The Best Hiking BackpacksBy BootsnAll | Permalink | 4 comments | July 12th, 2010
For serious outdoor enthusiasts, buying a hiking backpack can be almost as important as buying a new car. Sure it is not as expensive as a car, but it is a mini investment and one that should not be taken lightly. Taking the time to research, try on, and test out hiking backpacks is really important if you want to choose the right bag.
One of the first things you need to consider when purchasing a new hiking backpack is what size pack you need. Do you need a pack for overnight hikes or will you just be doing daytrips? If you would like a pack for overnight trips, how many days will you typically be backpacking for? It is also important to think about how much weight you plant to carry.
Most backpacks these days have a number incorporated into their name such as the Jade 50 or Flash 18. What these numbers mean is the carrying capacity of the bag in liters. Hiking backpacks are basically categorized into three types: daypacks, multi-day packs, and extended trip packs.
Daypacks are generally from 15-35 liters. These small hiking backpacks are great for day trips and short jaunts.
Here are some of our favorite hiking daypacks:
- REI Flash 18
- Osprey Talon 22
- Deuter Speed Lite 20L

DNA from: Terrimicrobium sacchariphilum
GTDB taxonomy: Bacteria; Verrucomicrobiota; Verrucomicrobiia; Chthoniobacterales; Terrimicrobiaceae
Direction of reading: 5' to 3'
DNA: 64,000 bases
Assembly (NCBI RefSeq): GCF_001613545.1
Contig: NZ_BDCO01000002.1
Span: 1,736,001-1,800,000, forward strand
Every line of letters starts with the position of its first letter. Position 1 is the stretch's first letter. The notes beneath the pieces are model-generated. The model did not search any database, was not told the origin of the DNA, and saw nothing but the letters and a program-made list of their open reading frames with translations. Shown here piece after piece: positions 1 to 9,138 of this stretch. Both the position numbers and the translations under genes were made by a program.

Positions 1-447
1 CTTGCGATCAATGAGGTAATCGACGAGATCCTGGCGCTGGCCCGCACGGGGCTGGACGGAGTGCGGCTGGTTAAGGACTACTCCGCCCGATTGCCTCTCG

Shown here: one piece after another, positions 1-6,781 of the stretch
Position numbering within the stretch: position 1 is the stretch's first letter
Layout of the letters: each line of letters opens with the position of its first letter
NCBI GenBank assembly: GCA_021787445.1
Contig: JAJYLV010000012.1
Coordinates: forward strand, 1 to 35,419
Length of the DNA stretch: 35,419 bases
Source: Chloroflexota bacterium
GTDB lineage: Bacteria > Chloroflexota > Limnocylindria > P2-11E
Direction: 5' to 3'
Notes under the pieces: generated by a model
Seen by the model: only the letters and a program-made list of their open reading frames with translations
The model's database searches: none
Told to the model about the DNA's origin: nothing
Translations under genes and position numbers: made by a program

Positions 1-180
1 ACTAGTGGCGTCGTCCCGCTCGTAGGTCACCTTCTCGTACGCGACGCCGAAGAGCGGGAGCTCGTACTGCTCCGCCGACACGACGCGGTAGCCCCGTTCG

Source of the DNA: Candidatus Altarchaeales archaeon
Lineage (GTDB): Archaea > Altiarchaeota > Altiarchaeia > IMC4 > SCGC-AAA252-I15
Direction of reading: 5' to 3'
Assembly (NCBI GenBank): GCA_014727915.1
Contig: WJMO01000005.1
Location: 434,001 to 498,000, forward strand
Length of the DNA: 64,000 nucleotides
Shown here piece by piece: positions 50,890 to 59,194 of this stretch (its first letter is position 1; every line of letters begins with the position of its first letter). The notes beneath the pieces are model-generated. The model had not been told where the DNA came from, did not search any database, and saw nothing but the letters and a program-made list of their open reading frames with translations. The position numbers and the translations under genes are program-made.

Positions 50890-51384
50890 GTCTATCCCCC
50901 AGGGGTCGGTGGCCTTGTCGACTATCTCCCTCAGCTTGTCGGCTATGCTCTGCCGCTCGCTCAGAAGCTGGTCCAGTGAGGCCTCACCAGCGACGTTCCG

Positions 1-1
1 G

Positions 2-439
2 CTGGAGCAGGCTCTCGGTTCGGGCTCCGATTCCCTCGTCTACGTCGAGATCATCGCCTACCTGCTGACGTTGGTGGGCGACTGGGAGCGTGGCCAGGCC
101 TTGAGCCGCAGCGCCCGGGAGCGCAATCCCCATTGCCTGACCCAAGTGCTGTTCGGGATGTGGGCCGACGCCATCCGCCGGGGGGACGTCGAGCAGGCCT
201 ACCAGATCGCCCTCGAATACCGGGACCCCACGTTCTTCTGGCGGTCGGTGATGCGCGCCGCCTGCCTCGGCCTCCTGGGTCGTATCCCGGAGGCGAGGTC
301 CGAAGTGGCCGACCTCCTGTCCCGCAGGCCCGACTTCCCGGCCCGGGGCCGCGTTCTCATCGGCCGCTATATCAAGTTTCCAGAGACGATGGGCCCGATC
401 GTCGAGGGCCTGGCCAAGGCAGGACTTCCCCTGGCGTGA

- Keen Newport DP
- Black Diamond Bullet
- North Face Borealis Backpack
- Eagle Creek Travel Bug Daypack
Multi-day backpacks range from 40 to 75 liters and are good for 2 to 4 days of backpacking. Multi-day hiking backpacks are also a good size for round the world trips. Multi-day packs often come in women-specific versions as well as unisex.
Here are some of our favorite multi-day backpacks:
- GoLite Jam Pack
- REI Flash 65
- Gregory Baltoro 70
- Mountainsmith Phoenix Backpack
- Osprey Ariel 65 Women’s Pack
- Gregory Jade 50 Women’s Pack
Extended trip packs are huge with 80 liters of space or more. Extended trip packs are used for outings of 5 days or more. These hiking backpacks are also used for winter treks or if your trip necessitates a lot of gear like bear canisters or climbing gear.
Here are some of our favorite extended trip packs:
We highly advise that you never buy a hiking backpack without ever having tried it on, let alone tested it. There are so many reasons that this is a bad idea that I can’t even begin to list them. Just trust me that it’s a bad idea. At the very minimum, you should at least go to an outdoor retailer like REI and try some packs on. Once you try on a few hiking backpacks that you like, see if they can put some weight in it for you so that you can get a better idea of how it will feel with gear in it.
Do yourself a favor and do the research before you buy a hiking backpack. Spend some time reading reviews, talking to other hikers, and trying on a variety of packs. This will make a world of difference when it comes down to choosing the best hiking backpack for you. A well researched hiking backpack should last you for years to come. If you have any comments or suggestions on buying a hiking backpack, leave them in the comments section below.